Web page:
By this time of the year, you might be busy with one or more of a multitude of school activities:
Preparing for exams
Preparing for a presentation
Preparing for an interview
Preparing to submit an assignment
To complete any of the aforementioned activities, you need motivation. Motivation often comes from watching inspirational videos on YouTube; in addition, it comes from taking breaks. Watching YouTube videos is one thing many of us do to find motivation in between, or during, our study sessions.
The problem, however, is that we are not watching YouTube videos in the right context. Most of us take our breaks on the same technological device that we use to study. By not separating the technologies we use for studying and those we use for taking breaks, we are failing to distinguish work from play.
Let’s say you are someone who likes to work by a timer. You set up a 40-minute timer on Google, taking up one browser tab on your laptop. Then, in a separate word document, you work on the assignment you have to submit next week. When the timer goes off, you are happy you have successfully worked through one study session and now have a well-deserved 15-minute break. Now you open up another tab on the same browser in your laptop and go on YouTube to watch a few videos from your favourite beauty guru. What happens next is that one video quickly turns into some double-digit count. You look at the time and think to yourself, “Oh shoot! I just wasted another good 40 minutes!” Worse yet, you’ve lost a bit of your momentum. The rest of the story doesn’t matter as much. What matters is that we are failing to maximize our study time with this kind of break-taking approach.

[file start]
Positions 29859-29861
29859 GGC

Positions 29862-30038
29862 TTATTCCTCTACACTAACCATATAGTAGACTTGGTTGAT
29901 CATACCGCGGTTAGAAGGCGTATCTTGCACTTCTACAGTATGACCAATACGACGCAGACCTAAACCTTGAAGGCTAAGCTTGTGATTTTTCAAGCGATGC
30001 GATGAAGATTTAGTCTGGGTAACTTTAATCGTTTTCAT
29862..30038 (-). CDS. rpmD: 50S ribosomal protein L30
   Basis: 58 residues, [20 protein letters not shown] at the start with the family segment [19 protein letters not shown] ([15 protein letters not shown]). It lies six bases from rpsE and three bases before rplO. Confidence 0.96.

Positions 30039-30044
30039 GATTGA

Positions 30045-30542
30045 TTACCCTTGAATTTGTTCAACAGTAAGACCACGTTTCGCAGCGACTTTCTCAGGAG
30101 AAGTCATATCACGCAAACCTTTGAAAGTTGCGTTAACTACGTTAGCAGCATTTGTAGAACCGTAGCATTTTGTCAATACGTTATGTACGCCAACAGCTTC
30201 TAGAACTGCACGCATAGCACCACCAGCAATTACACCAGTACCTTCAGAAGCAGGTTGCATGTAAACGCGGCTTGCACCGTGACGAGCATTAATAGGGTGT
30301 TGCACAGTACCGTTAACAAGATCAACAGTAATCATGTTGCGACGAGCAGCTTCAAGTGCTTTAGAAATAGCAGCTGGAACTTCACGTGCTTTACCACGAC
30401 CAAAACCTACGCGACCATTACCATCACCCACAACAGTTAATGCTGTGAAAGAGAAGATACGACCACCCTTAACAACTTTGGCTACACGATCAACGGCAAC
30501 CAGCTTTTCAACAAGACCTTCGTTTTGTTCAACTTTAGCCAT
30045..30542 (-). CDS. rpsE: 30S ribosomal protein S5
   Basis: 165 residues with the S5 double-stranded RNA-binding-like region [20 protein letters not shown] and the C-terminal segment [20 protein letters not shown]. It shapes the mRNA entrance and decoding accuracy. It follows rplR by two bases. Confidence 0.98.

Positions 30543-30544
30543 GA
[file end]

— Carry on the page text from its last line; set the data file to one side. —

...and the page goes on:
I have a simple suggestion to tackle this discipline problem that many of us deal with. Start by working for one study session. The session can last for as long as you choose. The difference is that you take your 5 to 15 minutes YouTube break somewhere else on a different device. If you were working on your laptop at your desk, take your phone with you and go to another room. You could be surrounded by people or it could be by yourself. Now you can joyfully watch 5 to 15 minutes’ worth of videos. Yes, count your break-time minutes in videos. Either you tell yourself “I will watch one 15-minute video” or “I will watch three 5-minute videos.” Once you mentally decide upon this use of your break-time and finish watching the videos you thought of, head back to your previous study device, such as your laptop at your desk, and work for another study session. With this approach, you associate the various technological devices you own to a particular purpose. Your laptop becomes solely for the use of studies. Your phone, on the other hand, becomes your primary source of break-time entertainment. Try adapting this study-break approach to devices for a few days and see the difference in your productivity. If this approach works well, or even if it doesn’t, share your findings with us here at HC!